The ideal solution is a flexible CMS (Drupal or WordPress for me) managed by a skilled content manager!

        • Yeah if they are competent then give them a WYSIWYG or something. Locking it down would be for those who are not very competent at website content management, which in our case is a lot of our customers as their expertise lies with their core business activity and not website management!

          The ideal solution you mention may not be suitable for all cases, everyone is different and there is no one CMS that suits everyone. Its not our ideal solution to be honest :)

  • Linda Mitchell

    Irrespespective of the relative merits of a CMS and how easy it is to use the distributive authorship model for mantaining web content will fail unless properly managaged with ongoing user training, and support and vigourous moderation processes. However, writing for the web is a specialist area and should be left to those with the skills and knowledge to produce consistent, quality, user firendly and acccessibile copy. Authorship should be limited to small team responsile for writing and maintaining specific aspects of a site such as new and events listings, employment oportunities, blogs and message boards and page content.

  • A spot on article!

    Based on my experience it’s always preferable to have a few people responsible for managing a sites content rather than many. That way the small team can become proficient with the right training, rather than dealing with many folks who aren’t really up to the task anyway, and never will be. At the end of the day getting 4 or five people up to scratch is a lot easier than 20 or 30!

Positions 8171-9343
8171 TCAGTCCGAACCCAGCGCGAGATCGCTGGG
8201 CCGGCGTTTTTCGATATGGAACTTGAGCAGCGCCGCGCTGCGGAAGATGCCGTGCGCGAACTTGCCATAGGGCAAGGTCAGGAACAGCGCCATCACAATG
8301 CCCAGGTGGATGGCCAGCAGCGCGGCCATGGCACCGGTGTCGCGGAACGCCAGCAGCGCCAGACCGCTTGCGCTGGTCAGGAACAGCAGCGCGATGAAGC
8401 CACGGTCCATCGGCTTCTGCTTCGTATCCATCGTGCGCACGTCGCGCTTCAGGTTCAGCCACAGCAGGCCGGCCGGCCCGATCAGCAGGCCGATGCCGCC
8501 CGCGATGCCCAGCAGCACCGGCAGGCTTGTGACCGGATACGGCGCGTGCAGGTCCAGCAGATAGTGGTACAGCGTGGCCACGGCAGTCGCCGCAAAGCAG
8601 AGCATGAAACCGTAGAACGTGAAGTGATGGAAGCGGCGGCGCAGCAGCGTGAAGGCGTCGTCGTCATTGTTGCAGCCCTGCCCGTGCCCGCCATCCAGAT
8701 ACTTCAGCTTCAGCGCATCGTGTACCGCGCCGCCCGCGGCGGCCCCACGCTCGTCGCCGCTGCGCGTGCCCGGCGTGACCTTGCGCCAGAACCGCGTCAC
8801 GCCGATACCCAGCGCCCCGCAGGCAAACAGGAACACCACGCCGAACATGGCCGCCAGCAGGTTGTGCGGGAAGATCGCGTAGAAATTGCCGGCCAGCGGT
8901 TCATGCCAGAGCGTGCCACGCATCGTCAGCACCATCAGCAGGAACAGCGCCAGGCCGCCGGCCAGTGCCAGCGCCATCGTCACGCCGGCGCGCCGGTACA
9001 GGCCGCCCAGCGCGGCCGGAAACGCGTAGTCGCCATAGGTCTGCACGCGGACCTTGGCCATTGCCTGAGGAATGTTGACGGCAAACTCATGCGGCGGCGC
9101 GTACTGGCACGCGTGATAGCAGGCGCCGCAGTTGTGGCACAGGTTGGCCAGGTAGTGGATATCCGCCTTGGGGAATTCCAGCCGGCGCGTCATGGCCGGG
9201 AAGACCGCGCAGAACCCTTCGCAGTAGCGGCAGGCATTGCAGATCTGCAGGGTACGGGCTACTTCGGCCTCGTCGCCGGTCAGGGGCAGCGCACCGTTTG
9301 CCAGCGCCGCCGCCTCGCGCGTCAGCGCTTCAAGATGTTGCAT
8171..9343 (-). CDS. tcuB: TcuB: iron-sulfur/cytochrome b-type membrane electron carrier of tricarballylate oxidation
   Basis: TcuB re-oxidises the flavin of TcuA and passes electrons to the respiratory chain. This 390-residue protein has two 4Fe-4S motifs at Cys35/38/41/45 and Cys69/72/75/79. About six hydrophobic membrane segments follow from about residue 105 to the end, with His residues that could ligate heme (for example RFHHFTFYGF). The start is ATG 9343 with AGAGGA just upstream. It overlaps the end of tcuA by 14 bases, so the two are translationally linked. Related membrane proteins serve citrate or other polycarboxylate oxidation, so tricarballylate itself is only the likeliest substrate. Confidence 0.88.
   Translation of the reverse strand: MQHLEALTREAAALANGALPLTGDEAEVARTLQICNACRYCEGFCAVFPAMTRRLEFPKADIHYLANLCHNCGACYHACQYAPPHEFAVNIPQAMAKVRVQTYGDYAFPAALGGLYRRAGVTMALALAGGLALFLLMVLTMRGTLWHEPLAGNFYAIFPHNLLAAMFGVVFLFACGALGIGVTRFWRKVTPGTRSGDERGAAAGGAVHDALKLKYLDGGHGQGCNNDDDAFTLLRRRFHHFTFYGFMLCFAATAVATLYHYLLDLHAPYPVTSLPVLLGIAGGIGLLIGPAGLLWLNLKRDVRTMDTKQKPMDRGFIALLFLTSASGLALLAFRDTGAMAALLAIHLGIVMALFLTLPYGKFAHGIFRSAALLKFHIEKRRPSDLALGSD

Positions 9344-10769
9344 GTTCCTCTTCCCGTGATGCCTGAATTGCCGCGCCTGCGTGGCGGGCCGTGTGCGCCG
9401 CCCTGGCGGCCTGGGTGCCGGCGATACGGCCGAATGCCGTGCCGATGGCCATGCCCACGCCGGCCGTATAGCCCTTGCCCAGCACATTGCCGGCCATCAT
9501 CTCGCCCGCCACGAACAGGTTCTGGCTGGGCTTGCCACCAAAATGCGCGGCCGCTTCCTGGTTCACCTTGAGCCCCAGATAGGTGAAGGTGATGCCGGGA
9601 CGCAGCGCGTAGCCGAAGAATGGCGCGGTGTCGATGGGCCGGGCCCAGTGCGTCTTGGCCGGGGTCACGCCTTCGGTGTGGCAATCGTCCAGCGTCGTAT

What I have found with the CMS I specialise in is that it’s very easy for most people to pick up. I can tailor everything from content input to access levels, and remove all distractions or areas that the logged in user doesn’t need. More often than not an hours training is more than ample for most people, and after that support requests are few and far between. This is from a well known commercial CMS that has an affordable licence fee.

    As you rightly suggest choosing the right tool for the job is half the battle, unfortunately it’s all too common these days for people to just “throw WordPress at it” without considering the content, users and general suitability for the task. While WordPress has it’s strengths it can be (and often is) part of the problem – that’s probably why a lot of my work involves migrating sites away to more suitable platforms that clients find easier to use. Note this isn’t bashing WP, just how I see things every day.

  • Colin James Firth

    I totally agree that content should be managed by a central team rather than distributed. It’s the only way to effectively manage quality and consistency. But even then, for content managers, most CMS systems are far more complicated than necessary – or at least appear to be because of poor UI. Unfortunately, because the CMS isn’t customer facing, it can often be hard to sell a good system to clients where costs are an issue. Which is probably why CMS’s have lagged behind in the race for better user interfaces – and look poor compared to even modest examples of modern consumer-facing software. There’s certainly work to be done, and as the focus on quality content continues to increase, it’s something that’s likely to become more important.